Grouped Round Betting With Paddy Power
A similar concept to boxing round betting but with slightly lower odds you can decide if a win will come in a group of rounds. You can typically place a boxing bet on the fighter to win in the first three rounds, 4-6 rounds, 7-9 rounds or 10-12 rounds with this type of bet.
Over / Under Rounds Boxing Betting With Paddy Power
This type of bet helps you to decide if a boxing match begins before or after a certain number of rounds. So if you think the fight will go over 7.5 rounds and put some money on it, given that after one minute and thirty seconds of the eighth round, both fighters are still in the game, the bet pays off.
Paddy Power Boxing doesn’t offer this type of bet.
General Rules Of Boxing To Consider When Betting
There are a few things to keep in mind when it comes to boxing and the main rules that apply to the results you are betting on.
These are the main rules for a professional boxing match:
- 9-12 rounds, 3 minutes per round.
- The referee is in charge of the match and is there to make sure that the conduct of the boxers is within the rules and also the referee is there for the safety of the fighters. The referee looks for any fouls, is responsible for counting fighters out or stepping in to call a halt when one of the fighters has had too much. Severe bleeding, an inability to protect themselves or being knocked down three times in a round usually leads to a halt.
- The boxer or his / her corner may also stop the boxing match by signalling the referee between rounds or throwing the towel in during the round. This is a retirement in the corner and counts as a knockout move.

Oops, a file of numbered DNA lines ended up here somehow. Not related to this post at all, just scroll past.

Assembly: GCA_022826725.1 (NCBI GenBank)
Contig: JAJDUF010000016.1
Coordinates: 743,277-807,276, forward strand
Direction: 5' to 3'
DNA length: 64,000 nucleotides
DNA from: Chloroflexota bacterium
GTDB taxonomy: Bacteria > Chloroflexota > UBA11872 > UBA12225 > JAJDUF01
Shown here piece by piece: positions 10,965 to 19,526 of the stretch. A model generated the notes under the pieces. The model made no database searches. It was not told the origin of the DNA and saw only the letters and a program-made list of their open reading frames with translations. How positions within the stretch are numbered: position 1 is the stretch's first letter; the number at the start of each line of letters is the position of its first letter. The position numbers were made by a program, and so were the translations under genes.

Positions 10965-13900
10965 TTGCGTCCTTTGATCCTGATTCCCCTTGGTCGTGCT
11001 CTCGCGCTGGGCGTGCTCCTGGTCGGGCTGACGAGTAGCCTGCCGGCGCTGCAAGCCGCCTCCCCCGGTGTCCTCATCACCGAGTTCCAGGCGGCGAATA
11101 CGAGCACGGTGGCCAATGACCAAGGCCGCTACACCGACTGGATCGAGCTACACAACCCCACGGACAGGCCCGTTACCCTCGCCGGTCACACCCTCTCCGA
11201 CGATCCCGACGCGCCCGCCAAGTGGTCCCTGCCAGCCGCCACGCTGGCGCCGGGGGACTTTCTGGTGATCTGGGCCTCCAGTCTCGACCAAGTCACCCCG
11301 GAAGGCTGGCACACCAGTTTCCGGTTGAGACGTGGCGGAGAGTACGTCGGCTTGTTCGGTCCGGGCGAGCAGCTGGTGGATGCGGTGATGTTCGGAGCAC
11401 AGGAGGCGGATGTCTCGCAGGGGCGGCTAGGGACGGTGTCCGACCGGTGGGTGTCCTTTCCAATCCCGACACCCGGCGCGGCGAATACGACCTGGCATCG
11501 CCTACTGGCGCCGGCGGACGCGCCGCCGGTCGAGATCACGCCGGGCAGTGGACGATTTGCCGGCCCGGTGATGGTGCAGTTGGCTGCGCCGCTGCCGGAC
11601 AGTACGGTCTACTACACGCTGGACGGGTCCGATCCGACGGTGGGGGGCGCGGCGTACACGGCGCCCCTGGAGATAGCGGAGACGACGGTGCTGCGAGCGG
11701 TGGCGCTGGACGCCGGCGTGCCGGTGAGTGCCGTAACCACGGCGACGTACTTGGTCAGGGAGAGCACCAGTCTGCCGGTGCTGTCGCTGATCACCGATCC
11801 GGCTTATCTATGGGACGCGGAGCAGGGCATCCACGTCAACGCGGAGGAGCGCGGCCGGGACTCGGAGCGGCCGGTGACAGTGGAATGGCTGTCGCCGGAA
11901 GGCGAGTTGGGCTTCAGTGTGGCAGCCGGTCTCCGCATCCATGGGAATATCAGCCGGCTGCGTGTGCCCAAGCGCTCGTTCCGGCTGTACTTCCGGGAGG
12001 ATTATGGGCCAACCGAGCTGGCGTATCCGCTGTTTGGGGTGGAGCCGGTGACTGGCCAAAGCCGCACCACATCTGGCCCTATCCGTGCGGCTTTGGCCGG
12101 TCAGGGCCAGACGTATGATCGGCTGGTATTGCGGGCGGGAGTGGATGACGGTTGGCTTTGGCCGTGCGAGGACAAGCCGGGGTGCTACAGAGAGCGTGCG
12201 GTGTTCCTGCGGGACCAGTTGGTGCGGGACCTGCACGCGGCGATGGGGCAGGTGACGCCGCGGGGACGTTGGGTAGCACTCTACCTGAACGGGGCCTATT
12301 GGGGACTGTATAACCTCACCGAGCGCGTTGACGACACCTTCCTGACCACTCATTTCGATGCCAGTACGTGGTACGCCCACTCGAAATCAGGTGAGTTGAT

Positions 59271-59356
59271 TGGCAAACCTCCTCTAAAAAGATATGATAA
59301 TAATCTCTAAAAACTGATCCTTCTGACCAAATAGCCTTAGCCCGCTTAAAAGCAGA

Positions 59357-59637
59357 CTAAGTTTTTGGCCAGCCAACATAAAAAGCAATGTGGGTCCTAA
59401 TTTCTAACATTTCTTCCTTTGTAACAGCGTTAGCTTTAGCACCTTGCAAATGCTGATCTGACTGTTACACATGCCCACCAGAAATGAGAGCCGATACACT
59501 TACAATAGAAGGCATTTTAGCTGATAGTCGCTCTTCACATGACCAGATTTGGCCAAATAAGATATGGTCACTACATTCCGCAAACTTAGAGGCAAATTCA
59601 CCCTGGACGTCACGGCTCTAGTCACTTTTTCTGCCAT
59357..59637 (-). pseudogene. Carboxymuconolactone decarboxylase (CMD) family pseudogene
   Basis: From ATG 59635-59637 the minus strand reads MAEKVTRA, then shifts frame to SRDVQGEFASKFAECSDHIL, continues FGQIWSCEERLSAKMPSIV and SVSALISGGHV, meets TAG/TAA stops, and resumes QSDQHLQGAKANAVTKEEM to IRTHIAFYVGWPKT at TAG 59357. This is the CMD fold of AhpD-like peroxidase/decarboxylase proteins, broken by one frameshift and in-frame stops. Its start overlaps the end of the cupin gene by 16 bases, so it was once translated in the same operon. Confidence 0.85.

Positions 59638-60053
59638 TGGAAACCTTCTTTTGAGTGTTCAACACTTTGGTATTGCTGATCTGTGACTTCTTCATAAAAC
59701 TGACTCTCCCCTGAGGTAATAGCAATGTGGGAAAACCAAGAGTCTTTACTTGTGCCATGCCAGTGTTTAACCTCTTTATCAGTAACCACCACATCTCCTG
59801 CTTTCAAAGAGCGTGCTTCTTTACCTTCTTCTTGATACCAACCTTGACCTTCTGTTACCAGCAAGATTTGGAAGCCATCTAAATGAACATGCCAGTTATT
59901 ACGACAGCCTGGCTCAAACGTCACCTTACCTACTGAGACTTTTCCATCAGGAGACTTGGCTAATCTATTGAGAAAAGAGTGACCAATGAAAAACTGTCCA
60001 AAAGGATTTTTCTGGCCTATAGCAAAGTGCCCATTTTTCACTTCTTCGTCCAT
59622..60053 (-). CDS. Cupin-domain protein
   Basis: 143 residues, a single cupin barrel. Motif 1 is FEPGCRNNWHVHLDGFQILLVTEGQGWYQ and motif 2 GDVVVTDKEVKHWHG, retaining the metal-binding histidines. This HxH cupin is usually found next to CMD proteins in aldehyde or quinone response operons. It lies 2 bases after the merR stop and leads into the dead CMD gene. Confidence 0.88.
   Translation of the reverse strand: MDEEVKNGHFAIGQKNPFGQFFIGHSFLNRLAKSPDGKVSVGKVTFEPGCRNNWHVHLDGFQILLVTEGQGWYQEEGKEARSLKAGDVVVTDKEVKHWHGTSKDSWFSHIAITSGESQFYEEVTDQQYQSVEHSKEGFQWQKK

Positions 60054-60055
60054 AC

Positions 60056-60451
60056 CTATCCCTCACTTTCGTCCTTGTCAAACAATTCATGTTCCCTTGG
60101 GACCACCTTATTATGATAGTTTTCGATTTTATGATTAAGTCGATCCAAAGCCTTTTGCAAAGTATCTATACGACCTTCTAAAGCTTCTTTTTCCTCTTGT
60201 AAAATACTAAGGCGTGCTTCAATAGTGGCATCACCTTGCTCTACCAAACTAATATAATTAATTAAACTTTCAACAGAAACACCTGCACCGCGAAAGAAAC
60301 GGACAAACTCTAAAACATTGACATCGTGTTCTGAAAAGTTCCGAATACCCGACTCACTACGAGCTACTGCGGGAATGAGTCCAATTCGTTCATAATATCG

- Three judges score the ringside fight, keeping a score. When they are scoring the performance of the boxer, the judges consider punches thrown, defence, knockdowns, fighters holding on or otherwise breaking rules and additional factors.
- The fight can be won or lost by knockout, disqualification, technical knockout (TKO or stop) or if the fight has gone the full 9 or 12 rounds, if the final round is reached without a winner, the judges will decide the result.
- The result could be a win for one fighter by unanimous decision where all three judges scored the same fighter as the winner. Or a majority decision might be a win: two judges score the same fighter as the winner and the other rank the fight as a draw. A split decision win goes to a fighter selected by two judges as the winner, while the other judge selected the opponent as the winner.
- Boxing draws are quite uncommon, but they occur when all three judges decide on a draw, or in the case of a split draw where two judges pick different winners and the third judge rates the fight as a draw (this was the case for Fury vs Wilder in December 2018). There are also majority draws in which, irrespective of the third judge’s decision, two of the three judges decide that the fight is tied.
The winner keeps his or her title(s) when draws happen in title fights, but the loser typically has a strong case for an immediate rematch.